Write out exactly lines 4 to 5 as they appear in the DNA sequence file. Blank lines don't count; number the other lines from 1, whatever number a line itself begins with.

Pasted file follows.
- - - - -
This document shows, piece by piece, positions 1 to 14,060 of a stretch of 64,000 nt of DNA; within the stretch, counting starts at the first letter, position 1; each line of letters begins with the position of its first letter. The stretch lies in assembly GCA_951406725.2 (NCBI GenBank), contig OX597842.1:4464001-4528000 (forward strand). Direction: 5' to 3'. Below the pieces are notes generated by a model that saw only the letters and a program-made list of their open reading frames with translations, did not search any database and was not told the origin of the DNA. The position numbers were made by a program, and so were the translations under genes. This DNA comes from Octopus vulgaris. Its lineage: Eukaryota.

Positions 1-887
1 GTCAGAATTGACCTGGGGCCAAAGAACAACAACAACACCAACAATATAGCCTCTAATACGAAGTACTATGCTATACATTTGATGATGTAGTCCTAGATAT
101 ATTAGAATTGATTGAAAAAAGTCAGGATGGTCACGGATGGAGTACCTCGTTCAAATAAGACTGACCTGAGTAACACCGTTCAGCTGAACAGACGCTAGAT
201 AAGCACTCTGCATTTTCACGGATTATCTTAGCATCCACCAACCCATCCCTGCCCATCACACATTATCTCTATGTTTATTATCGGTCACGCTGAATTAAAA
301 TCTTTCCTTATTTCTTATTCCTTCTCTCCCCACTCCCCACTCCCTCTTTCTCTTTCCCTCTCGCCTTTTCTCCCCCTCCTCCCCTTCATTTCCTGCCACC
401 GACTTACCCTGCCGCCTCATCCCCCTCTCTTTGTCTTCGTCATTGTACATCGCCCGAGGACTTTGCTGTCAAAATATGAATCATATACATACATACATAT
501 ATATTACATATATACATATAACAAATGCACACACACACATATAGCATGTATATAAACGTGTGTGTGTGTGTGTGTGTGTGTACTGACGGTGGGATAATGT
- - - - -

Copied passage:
101 ATTAGAATTGATTGAAAAAAGTCAGGATGGTCACGGATGGAGTACCTCGTTCAAATAAGACTGACCTGAGTAACACCGTTCAGCTGAACAGACGCTAGAT
201 AAGCACTCTGCATTTTCACGGATTATCTTAGCATCCACCAACCCATCCCTGCCCATCACACATTATCTCTATGTTTATTATCGGTCACGCTGAATTAAAA